Between 60 and 90 miles, even someone who has done this a few times can find himself cursing and threatening to throw his bike off the next overpass. Not that I know anyone personally who would consider such a thing, no matter what Amy thinks she may have heard me say. Despite a whole lot of pickle juice, I had leg cramps that made it impossible to stand up straight, so trying to throw my bicycle anywhere would have been futile.
At the end of the first day, there was an additional 4 mile loop for those who wanted to complete “a century.” Last year I was pretty excited to ride 100 miles in one day and earn a century patch. Until I got to the 4 mile loop, that is. Then, I decided that the last thing I wanted to do was repeat the experience of the previous 4 miles. This year, I didn’t even think about it. I just looked at the detour, smiled and thought “it could be worse.”
The ride was shorter on the second day, but the wind really kicked up and tried to break the riders. It wasn’t unusual to see people who had blown past us earlier at 24 mph falling behind later in the day, at 12 mph. It also wasn’t uncommon for them to pass us a little later, when we dropped to 8 mph. Luckily, there were people at random spots on the side of the road, cheering and holding up signs with encouraging messages, giving us the energy to push a little further.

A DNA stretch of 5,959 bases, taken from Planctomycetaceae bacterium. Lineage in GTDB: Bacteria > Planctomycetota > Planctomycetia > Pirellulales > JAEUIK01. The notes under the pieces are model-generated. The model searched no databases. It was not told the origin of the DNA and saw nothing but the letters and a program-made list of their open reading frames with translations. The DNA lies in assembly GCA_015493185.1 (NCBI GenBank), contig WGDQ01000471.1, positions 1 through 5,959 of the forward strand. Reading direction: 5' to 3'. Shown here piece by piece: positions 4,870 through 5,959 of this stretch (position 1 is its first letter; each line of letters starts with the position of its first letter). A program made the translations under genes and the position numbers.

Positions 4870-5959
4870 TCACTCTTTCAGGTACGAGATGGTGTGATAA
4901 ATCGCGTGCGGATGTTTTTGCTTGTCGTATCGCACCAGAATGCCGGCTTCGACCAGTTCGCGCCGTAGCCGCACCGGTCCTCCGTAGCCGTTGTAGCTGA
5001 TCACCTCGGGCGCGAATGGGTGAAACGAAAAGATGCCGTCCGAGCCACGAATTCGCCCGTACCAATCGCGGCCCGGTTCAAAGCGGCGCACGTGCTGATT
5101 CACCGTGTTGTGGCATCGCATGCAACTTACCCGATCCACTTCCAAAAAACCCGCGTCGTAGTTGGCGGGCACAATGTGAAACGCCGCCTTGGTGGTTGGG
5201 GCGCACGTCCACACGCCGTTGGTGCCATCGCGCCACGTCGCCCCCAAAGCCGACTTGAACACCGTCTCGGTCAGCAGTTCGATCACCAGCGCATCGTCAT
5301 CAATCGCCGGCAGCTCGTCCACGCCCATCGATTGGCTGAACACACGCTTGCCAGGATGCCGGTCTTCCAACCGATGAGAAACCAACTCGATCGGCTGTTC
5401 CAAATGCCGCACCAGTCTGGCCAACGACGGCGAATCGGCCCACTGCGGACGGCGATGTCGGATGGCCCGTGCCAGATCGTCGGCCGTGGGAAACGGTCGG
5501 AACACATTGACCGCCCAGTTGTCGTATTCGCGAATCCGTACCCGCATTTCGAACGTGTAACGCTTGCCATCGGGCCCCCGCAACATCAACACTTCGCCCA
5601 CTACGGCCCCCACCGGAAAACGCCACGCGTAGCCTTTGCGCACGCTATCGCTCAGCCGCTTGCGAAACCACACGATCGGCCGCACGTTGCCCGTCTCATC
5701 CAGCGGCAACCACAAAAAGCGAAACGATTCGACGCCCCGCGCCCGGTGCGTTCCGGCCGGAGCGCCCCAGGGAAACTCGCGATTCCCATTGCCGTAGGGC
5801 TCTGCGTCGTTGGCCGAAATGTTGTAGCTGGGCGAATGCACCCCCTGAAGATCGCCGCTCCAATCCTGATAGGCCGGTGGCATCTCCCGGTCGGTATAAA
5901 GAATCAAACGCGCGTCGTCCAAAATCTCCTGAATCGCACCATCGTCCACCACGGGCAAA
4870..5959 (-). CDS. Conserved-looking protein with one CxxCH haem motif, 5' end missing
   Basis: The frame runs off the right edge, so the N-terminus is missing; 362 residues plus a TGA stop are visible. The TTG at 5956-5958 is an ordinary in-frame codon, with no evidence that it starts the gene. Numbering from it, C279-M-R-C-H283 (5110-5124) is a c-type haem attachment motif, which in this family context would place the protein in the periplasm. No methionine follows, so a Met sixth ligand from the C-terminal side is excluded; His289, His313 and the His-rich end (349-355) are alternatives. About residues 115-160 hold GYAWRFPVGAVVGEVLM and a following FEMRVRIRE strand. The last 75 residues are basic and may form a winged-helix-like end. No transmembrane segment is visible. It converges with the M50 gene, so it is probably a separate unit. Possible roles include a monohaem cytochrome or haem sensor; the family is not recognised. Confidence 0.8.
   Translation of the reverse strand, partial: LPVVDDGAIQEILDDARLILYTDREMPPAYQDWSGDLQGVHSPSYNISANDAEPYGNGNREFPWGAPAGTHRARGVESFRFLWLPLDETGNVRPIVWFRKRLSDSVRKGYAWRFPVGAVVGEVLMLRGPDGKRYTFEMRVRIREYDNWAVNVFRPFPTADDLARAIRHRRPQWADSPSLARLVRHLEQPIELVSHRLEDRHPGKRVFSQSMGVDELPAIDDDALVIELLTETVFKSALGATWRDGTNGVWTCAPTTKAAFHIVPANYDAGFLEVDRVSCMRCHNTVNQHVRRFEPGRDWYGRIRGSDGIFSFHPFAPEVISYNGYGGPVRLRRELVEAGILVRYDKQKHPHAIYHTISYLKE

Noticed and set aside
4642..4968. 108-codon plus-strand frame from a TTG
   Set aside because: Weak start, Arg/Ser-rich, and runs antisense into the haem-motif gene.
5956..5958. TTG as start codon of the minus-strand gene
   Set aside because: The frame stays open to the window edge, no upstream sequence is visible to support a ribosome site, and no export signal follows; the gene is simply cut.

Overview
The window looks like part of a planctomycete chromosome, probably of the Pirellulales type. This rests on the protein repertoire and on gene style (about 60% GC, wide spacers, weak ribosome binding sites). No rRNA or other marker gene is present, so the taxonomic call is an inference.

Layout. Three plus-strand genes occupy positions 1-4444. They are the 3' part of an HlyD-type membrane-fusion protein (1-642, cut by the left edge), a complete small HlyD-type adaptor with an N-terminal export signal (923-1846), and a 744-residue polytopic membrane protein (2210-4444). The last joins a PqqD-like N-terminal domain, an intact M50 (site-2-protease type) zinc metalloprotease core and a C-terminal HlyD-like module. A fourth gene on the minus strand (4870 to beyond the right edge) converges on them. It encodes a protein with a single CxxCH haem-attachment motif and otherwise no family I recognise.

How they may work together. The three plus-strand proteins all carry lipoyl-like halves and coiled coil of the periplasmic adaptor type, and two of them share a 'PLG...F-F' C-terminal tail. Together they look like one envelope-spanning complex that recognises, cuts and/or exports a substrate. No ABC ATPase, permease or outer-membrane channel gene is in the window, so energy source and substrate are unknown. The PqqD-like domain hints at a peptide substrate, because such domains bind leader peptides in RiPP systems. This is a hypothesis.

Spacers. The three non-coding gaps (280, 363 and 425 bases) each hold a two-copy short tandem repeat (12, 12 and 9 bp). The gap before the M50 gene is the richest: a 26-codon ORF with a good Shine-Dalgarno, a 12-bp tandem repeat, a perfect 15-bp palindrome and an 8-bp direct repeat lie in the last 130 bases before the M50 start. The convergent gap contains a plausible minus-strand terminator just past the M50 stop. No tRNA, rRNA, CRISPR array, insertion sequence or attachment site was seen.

At the end of the ride each day, the roads were lined with cheering people and as soon as we could hear them, it was like the sun dipped behind the clouds and the wind changed direction. Our legs (and everything else) suddenly felt fine, the pace picked up and smiles crossed our faces as we reached the finish line.
Those crowds, while certainly happy for everyone who completed the ride, were really cheering because of the money and awareness that all of the participants had raised for MS. With the help of generous contributions from Conley Car Wash, The Root Cellar, local attorneys Billy McNabb, Scot Courtney, Tom Garner and Scanio & Scanio and from Stapp Racing, as well as a whole lot of individuals, Amy and I were able to raise over $10,000 this year. So, we would really like to thank all of the generous folks in San Marcos who contributed to our ride this year. We’d also like to thank the other riders and participants from San Marcos. We saw a few here and there. Hopefully next year there will be even more.
The MS150 is one of the most satisfying experiences I have had in my life and not nearly as painful as I make it out to be (maybe). I definitely recommend it to anyone who might be interested. If you aren’t up for riding, there are tons of opportunities to help out with break points and everything else that goes into the event. More information on the three MS150 rides in Texas is available at http://www.ms150.org/.
by: TED MARCHUT
photos courtesy of Ted MarchutEmail | Print